NEW YORK (CNN/Money) -
The very first Sears Roebuck & Co. catalog, dating from the 1890s, sold only watches and jewelry.
Thirty years later, the company launched its signature Kenmore brand, a step that helped make it the place for Americans to buy their home appliances.
“ Sears needs to protect this business at all costs. ”
Britt Beemer, retail consultant
America's Research Group
Now, more than 75 years after that, Sears' once untouchable dominance in the appliance business is threatened. But the nation's No. 5 retailer -- recently eclipsed by discounter Target, which moved to No. 4 -- is fighting back.
Yes, Sears still is the leader in home appliance sales, with 38.6 percent of the $36 billion market, but that's down from 41 percent in 2001. Home improvement retailer Lowe's (LOW: Research, Estimates) ranks second with 13.8 percent of the market while Home Depot (HD: Research, Estimates) has 5.3 percent, according to Stevenson Group, a Louisville, Ky.-based market research firm.
"Sears is an American institution that's getting beaten up," said Howard Davidowitz, chairman of New York-based national retail consulting firm Davidowitz & Associates Inc. "The company is trying everything it can to stay in business but it's still losing market share everywhere."
Hoffman Estates, Ill.-based Sears (S: up $1.13 to $34.88, Research, Estimates) already has been battling fierce competition from discounters such as Wal-Mart (WMT: Research, Estimates) and Target (TGT: Research, Estimates).
And even though Sears' stock has jumped 81 percent this year, some investors may be starting to question the gains. Short-selling activity recently crept back near its second-highest level of the year. Shorts typically borrow stock and sell it, hoping to buy it back and profit if the stock declines.
|Sears revamped in-store appliances display. (Courtesy: Sears)
"The company has remodeled its stores several times and is also trying to sell its credit business," Davidowitz said. "But when the smoke clears, it's anyone's guess as to how many more years Sears can go on like this."
Still, while Sears same-store sales fell in May, the 1.9 percent drop was much smaller than Wall Street forecasts for a 5.3 percent decline, due mainly to strength in its home appliance business.
No one sells more home appliances than Sears, which carries the six top brands: its own Kenmore and Kenmore Elite names, as well as Bosch, Frigidaire, General Electric and Maytag.
"Sears gets five times more demand for its home appliances than Lowe's and Home Depot," said Britt Beemer, retail consultant and head of America's Research Group, a Charleston, S.C.-based research firm.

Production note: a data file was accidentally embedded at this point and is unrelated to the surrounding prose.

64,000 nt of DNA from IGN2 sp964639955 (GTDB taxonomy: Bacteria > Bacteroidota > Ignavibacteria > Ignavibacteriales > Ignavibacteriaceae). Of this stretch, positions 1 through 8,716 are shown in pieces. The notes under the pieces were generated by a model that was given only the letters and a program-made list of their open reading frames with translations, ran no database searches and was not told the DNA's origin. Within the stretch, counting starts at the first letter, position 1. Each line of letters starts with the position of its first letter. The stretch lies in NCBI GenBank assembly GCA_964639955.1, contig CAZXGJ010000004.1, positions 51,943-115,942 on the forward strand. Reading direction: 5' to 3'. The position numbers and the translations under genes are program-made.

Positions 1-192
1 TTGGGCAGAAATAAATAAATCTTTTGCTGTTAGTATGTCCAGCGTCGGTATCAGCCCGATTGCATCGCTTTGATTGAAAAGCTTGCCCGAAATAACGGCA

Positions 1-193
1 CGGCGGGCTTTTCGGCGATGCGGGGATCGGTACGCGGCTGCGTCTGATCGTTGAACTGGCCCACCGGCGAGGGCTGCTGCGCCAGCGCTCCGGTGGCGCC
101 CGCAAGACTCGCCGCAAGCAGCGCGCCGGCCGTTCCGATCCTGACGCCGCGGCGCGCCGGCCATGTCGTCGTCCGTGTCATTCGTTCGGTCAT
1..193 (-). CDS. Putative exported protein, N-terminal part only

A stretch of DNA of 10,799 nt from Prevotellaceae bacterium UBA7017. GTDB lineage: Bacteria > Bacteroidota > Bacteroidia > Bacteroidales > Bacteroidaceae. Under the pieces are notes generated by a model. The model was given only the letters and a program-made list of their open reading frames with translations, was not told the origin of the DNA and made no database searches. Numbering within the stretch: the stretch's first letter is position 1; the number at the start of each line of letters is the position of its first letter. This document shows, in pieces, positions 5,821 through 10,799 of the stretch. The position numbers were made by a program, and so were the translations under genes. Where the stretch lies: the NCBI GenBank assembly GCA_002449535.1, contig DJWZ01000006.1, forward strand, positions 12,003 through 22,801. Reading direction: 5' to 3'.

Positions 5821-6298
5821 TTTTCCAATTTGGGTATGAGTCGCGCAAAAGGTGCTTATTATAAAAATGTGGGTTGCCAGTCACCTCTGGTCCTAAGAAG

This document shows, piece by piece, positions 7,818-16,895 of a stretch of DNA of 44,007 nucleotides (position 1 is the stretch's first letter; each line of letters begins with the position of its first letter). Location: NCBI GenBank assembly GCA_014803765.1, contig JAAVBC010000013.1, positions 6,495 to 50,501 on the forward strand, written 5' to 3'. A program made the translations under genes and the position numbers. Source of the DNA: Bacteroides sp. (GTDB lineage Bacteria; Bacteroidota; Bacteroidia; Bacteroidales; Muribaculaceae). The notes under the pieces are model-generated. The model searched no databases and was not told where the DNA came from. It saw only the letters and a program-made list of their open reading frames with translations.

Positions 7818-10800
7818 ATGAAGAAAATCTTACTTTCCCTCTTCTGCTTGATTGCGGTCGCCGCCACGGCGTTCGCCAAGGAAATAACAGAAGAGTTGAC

"This is a core product category that generates a lot of profit from sales of products and the extended service warrantees. Sears needs to protect this business at all costs."
With its market share slipping and the home improvement chains getting more aggressive in appliances, Sears recently announced a major overhaul of its appliance business.
The biggest changes include cutting prices and a policy whereby Sears will match a competitor's lower price and give the customer 10 percent of the difference.
The company also hopes to entice shoppers to take home half of the appliances sold on the day of purchase, rather than waiting for delivery, cutting warehousing and financing costs, up from about 30 percent currently. Sears sells 260 models of major appliances in its 870 mall-based stores.
Spokesman Larry Costello said Sears also is testing new floor displays, grouping products together by brand rather than by price.
"We want to make the appliance section easier to shop and match the right appliance with the right customer," he said. "We want to grow our market share."
For its part, Lowe's isn't too worried.
"We're surprised that Sears would elect to compete aggressively on the low-priced end in appliances," said Bruce Ballard, vice president of appliances at Lowe's. "We think it runs counter to what seemingly has brought Sears to the dance. Consumers go to Sears for a mix of products and prices."
Ballard said Lowe's strategy is to boost sales of its mid- to upper-priced appliances, adding that its appliance business is one of its fastest growing product lines. Lowe's carries major appliances in just about all of its 850 stores.
A spokesman for Home Depot said the company is looking to boost its home appliance displays to more than 800 of its stores by year-end. The No. 1 home improvement retailer, with over 1,500 stores nationwide, already sells appliances in about 770 stores.
Davidowitz, however, isn't convinced about Sears' latest efforts.
"Just cutting prices isn't the only issue. Getting to Sears is an inconvenience. Most stores are located in malls as opposed to a Lowe's or Home Depot. It takes 20 minutes to park the car and just get to the store."
"Sears is a shaken-up company, and who knows when it will recover," said Davidowitz. But for appliance shoppers, he said, the latest changes "are wonderful."